The council intends to replace the office, in Marine Parade, with a number of ‘access points’ in theatres and prominent locations, with the decision voted through unchallenged at the last full council meeting.
But Nigel Watson, of Anchored micropub, in West Buildings, and Paul O’Brien, of I Love Candy, in Bath Place, feel the council has pressed ahead without adequate consultation.
Mr Watson said: “I have used it frequently and got a lot of advice when I was looking for a place to stay while I was looking for a premises for my business.
“The council says not a lot of people are visiting, compared with the overall tourist figures, but I would contest that. There is a phrase, ‘lies, damned lies and statistics’ and you can use figures to argue against anything.”
The closure was proposed in a wider council report, which detailed various organisational changes, including managerial redundancies across the council.
The report quotes a potential seven redundancies, at a cost of up to £480,000, but this is not related to the cost of closing the tourism office.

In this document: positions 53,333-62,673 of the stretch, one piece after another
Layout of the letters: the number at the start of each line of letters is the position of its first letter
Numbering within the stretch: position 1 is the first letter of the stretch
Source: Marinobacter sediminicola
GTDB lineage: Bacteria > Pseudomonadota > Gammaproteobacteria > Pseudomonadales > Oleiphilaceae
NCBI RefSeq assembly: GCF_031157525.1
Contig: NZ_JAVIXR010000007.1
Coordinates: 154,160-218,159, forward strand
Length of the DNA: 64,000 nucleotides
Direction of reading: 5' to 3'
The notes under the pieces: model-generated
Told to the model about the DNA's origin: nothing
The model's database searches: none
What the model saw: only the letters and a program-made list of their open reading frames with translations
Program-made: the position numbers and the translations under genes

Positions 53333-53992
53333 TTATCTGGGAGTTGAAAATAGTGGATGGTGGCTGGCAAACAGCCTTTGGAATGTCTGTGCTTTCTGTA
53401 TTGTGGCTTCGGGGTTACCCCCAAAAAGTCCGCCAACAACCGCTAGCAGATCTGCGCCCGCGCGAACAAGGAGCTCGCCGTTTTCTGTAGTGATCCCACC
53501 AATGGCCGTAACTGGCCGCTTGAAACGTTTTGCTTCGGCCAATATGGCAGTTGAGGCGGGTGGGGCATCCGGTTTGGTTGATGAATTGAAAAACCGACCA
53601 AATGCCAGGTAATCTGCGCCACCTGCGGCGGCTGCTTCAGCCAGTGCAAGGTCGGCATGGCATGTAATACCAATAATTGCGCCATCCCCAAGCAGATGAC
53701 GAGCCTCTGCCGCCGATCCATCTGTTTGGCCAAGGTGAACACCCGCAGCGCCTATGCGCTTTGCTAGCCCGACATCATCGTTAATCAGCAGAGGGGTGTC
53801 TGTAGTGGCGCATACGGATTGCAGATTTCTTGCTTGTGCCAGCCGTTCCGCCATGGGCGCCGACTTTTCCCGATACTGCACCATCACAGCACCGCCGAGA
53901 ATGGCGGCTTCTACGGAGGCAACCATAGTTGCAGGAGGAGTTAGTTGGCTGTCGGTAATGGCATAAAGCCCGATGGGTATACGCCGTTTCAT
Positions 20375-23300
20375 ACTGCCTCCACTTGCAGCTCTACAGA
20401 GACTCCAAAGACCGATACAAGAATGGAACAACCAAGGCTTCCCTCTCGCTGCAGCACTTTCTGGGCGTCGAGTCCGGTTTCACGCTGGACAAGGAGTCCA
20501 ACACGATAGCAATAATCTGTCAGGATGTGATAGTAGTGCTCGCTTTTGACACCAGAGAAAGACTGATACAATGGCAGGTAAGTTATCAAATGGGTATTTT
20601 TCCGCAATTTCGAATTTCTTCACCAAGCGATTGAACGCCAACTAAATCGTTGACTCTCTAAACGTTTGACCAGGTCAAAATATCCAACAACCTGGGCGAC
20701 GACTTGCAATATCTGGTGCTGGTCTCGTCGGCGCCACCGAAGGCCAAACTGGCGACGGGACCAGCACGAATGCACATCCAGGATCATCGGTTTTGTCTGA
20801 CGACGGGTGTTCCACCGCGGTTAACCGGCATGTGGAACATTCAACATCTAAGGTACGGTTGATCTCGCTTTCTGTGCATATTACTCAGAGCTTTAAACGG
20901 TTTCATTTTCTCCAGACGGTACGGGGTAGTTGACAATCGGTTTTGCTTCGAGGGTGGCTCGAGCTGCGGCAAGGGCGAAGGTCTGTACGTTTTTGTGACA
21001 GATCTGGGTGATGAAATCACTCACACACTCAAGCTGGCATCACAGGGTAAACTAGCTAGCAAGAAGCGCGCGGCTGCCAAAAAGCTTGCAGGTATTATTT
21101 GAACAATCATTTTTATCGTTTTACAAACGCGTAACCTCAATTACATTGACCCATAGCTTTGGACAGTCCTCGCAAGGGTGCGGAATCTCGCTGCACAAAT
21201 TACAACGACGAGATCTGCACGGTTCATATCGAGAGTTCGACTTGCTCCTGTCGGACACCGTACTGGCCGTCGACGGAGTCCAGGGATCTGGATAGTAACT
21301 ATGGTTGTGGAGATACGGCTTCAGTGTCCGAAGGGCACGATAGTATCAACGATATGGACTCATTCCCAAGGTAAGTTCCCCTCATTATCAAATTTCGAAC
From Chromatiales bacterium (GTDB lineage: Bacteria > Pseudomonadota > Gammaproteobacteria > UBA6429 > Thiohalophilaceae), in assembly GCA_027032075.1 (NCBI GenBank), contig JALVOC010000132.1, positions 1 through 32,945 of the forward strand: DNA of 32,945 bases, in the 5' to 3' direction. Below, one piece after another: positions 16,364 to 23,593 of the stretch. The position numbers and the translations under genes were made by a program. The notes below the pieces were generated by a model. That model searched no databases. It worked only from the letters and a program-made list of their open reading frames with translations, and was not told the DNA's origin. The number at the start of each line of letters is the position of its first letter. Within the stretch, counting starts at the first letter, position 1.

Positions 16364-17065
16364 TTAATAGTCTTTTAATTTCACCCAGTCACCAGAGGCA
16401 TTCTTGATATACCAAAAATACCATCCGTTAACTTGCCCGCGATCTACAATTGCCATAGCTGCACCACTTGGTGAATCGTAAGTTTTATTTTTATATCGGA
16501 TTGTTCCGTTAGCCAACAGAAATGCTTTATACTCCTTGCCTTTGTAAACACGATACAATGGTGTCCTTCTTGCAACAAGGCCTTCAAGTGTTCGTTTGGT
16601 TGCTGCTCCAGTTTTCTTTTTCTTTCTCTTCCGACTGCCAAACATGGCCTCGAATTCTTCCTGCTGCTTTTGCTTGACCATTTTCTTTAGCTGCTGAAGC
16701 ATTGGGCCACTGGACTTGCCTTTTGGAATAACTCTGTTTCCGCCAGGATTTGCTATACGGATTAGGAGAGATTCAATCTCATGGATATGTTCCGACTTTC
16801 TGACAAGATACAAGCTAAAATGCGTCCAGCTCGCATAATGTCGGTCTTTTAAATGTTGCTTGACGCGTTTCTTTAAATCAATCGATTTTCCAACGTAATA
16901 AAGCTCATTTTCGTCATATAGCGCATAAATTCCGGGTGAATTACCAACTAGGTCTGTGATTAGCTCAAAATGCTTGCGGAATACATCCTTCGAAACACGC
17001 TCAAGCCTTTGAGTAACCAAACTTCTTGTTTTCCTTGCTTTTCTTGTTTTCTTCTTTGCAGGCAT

It also states just 23,100 visitors, out of more than 3.3 million ‘tourists’, used the tourism office in 2013.
Mr O’Brien said: “I understand we need to move forward and change, put more information online and at pinch points around the town but nobody is going to drop into a theatre to pick up tourist information.
“It’s almost as if were saying that we don’t want the older generation to visit us any more and ‘sorry we only want to attract a younger audience’.”
Town centre manager Sharon Clarke said she was largely supportive of the changes but urged the council to invest more in attracting visitors to the town.
She said: “I don’t think they have communicated this at all well.
“If they were just closing the tourism office down and getting rid of tourism funding, we would be on our high horses like everybody else but what we are being told is they are focussing on the Worthing offer and getting more people into town and if that is the case, we are supportive of it.”
She added: “The figures are always a year out of date, which means they are not particularly valid. The two main reasons to come into Worthing are to shop and visit friends and relatives.
“Of course, if you are living in Shoreham and coming to shop, you are seen as a tourist.”
A spokesman for Worthing Borough Council reiterated that the final decision over the closure would be made by the relevant cabinet member, which was expected to be made before Christmas.
He said: “Additionally, we are working with our partners in Arun and Chichester on finalising a study on the future opportunities for the wider visitor economy across our sections of Coastal West Sussex.
“The findings of the study will form the blueprint for our visitor economy projects, priorities and the future growth of tourism in the town and beyond.”